The Nation ฉบับวันที่ 20 พฤศจิกายน พ.ศ. 2557
AMID A LACK of clarity over the controversial Mae Wong Dam’s Environmental Health Impact Assessment (EHIA) report, the Department of National Parks, Wild-life and Plant Conservation (DNP) has also officially objected to the dam.
Seub Nakhasathien Foundation secretary-general Sasin Chalermlarp revealed the move by DNP chief Nipon Chotibal.
The Independent Commission on Environment and Health, in a meeting yesterday to scrutinise the EHIA report, urged the DNP and the Royal Irrigation Department (RID) to work together on rechecking information for consistency and accuracy.
Sasin, who has been camping outside the Office of Natural Resources and Environmental Policy and Planning (ONEP) since early this week to protest against the dam, welcomed Nipon’s move as a good sign from the DNP, the owner of the area for the dam construction.
Somkiet Prayamwong Somkiat Prajamwong, director of the RID project management office, confirmed that Nipon’s statement was released yesterday. The statement warned that the dam construction at Mae Wong National Park should not go ahead because the EHIA report had ignored many vital facts on effective water management. The statement also said the park was one of the most abundant forests and was a likely candidate for World Heritage status from Unesco.
Somkiat explained that there were differences such as on the assessment forest value. “The information is very different from what was contained in the EHIA report prepared by a consulting firm hired by the Royal Irrigation Department. Hence they cannot conclude whether the project should go ahead or not,” he added.
Somkiat suggested that the two agencies set up a proper assessment procedure to ensure information consistency, and the commission should join in the setting up of this assessment.
He also said the RID would consider the feasibility of the Seub Nakhasathien Foundation’s alternative water-management proposal if it could help local communities avoid floods.
Before the committee’s meeting, Sasin and Seub Nakhasathien Foundation chairwoman Rataya Chantian had presented an alternative proposal to the seven-strong commission, chaired by ONEP secretary-general Kasemsan Jinnawaso.
Kasemsan told them that if the DNP’s new information about resources in the area were complete, the commission would consider it to amend the EHIA report. He also affirmed that the commission’s meeting yesterday afternoon would not make a final decision on the project because updated information from the RID was still awaited.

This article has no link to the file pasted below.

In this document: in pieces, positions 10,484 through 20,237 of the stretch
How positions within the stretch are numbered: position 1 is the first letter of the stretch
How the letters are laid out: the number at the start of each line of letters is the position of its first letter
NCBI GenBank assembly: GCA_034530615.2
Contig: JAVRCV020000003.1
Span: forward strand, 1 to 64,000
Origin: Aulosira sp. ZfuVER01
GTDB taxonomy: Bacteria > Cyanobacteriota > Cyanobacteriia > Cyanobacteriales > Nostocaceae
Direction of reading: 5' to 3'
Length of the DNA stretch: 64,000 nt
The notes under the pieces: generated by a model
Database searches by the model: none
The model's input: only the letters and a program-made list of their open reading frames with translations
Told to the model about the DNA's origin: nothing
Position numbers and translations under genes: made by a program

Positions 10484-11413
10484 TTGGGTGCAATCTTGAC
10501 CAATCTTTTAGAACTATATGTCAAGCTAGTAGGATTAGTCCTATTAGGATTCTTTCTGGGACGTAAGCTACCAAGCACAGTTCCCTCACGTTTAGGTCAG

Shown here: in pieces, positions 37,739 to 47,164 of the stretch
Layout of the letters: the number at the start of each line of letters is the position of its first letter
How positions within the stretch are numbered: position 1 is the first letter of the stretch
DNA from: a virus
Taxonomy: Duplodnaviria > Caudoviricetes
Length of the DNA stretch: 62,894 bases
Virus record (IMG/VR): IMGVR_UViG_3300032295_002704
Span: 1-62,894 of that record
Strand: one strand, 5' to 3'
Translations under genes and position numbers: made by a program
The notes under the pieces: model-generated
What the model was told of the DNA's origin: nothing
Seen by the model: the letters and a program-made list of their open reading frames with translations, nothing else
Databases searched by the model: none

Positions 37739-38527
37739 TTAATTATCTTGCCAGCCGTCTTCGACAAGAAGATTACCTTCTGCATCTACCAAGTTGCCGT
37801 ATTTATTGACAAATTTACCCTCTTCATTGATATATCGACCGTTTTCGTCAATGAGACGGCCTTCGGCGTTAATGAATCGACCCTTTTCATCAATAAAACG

After the commission meeting, Kasemsan commented that the Mae Wong Dam was unlikely to be constructed because the richness of the ecosystem in the forest might be discovered later, giving more weight to the need to preserve the forest.
Anuphan Ittharatana, who sits in the commission, said he did not attend the meeting yesterday because he had another engagement. “But I believe this meeting will not make any final decision.”
He said the Mae Wong Dam project had both supporters and opponents and information from both sides would be carefully considered.
Sasin said his group would still serve as the “watchdog” to monitor the dam project if the EHIA report finally got approval. If the EHIA were approved, the group would urge the National Environment Board to consider the foundation’s alternative proposal that there is a better way for Thailand’s water management.
Meanwhile, a Kasetsart University expert on water resource engineering, Suwattana Chittaladakorn, said the EHIA report should not be considered any time soon. “It is better to wait for a new water-management plan by the RID and the Water Resources Department, which will be released in December.”
Meanwhile, a previously planned seminar scheduled for yesterday titled “Who Takes Advantage of Mae Wong’s EHIA?”, featuring environmental activists including Sasin, had to be cancelled after police said that the organisers, Thailand’s environmental journalists’ club, had not informed them in advance about the seminar, which could lead to political conflict.
This is not the first time that the authorities have called off anti-Mae Wong Dam movements. On Tuesday evening, a march led by a Kasetsart University students also had to be called off.
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